"We saw each other at the mall when we were both waiting to go see a movie." Until then, Becca and her now-boyfriend's only contact was through Tinder—they messaged every day for almost three months.It's no secret that the dating landscape has changed a lot in the last few years—awkward setups have been traded for e-matchmaking, with research showing that one in 10 people have used a dating site or phone app to connect with potential mates.It weirded me out."Still, it's clear that more and more teens are turning to the internet in pursuit of romance.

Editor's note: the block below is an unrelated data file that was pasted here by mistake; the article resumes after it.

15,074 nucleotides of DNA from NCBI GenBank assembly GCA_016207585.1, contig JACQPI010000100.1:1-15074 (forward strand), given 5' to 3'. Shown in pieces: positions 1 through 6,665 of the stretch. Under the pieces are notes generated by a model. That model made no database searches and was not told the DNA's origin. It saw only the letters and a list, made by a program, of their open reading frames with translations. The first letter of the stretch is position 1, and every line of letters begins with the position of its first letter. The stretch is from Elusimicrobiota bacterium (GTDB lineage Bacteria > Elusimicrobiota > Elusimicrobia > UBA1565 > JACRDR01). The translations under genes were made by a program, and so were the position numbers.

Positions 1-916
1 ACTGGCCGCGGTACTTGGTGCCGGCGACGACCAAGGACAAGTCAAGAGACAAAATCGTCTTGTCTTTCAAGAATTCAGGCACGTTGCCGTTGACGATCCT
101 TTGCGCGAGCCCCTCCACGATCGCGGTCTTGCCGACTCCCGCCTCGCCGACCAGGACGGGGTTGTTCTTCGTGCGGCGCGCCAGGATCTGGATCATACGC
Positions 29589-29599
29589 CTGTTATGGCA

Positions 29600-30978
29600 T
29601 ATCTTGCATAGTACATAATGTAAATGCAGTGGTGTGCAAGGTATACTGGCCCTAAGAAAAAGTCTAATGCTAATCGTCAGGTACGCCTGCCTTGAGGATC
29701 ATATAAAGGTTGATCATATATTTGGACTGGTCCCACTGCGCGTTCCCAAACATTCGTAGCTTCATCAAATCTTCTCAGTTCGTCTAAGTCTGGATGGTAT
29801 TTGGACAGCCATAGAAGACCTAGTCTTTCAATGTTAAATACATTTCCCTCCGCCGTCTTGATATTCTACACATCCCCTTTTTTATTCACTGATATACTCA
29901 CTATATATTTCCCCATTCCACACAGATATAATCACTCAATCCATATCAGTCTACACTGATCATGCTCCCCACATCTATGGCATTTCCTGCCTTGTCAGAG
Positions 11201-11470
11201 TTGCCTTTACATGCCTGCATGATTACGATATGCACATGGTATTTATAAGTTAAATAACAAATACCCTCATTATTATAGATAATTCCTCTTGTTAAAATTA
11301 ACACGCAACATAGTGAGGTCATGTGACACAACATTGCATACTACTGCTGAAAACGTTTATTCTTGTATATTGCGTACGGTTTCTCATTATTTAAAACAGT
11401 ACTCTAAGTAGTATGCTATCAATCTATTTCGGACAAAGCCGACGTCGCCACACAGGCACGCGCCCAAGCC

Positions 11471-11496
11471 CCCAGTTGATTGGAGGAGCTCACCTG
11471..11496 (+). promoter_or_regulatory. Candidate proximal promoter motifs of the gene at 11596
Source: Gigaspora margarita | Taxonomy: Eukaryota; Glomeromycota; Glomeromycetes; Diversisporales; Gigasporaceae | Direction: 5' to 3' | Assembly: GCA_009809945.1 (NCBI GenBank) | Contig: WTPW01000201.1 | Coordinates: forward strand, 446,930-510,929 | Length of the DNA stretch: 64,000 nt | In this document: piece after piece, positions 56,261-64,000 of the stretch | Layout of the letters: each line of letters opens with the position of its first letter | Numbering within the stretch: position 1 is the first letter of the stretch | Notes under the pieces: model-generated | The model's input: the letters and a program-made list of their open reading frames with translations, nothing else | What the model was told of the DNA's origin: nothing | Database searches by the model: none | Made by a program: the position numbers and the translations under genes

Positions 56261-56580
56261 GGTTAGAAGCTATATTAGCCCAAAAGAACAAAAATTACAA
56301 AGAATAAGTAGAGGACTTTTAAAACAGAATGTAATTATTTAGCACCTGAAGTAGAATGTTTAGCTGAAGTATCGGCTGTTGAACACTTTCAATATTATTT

Kelsi, a 21-year-old who has met her past two boyfriends online, is a big proponent of matchmaking sites. "There used to be a really big stigma to online dating, but we use computers and phones for everything else— banking, paying bills, keeping organized.For the uninitiated, it works like this: Tinder pulls your photos and basic information from Facebook (age, location, mutual friends, and interests) to create a profile that the app's other users can scroll through.You swipe left to dismiss someone and right if you're interested; if two users both swipe right on each other's profiles, it's a match, and Tinder opens a chat feature to develop the connection.Relationships most likely are not thought of the same at these ages.You will have to assume that either the 13-year-old is stretching herself to meet your son’s expectations of what a relationship is, or that your son is reverting to an earlier maturity level to maintain equal footing with his 13-year-old girlfriend.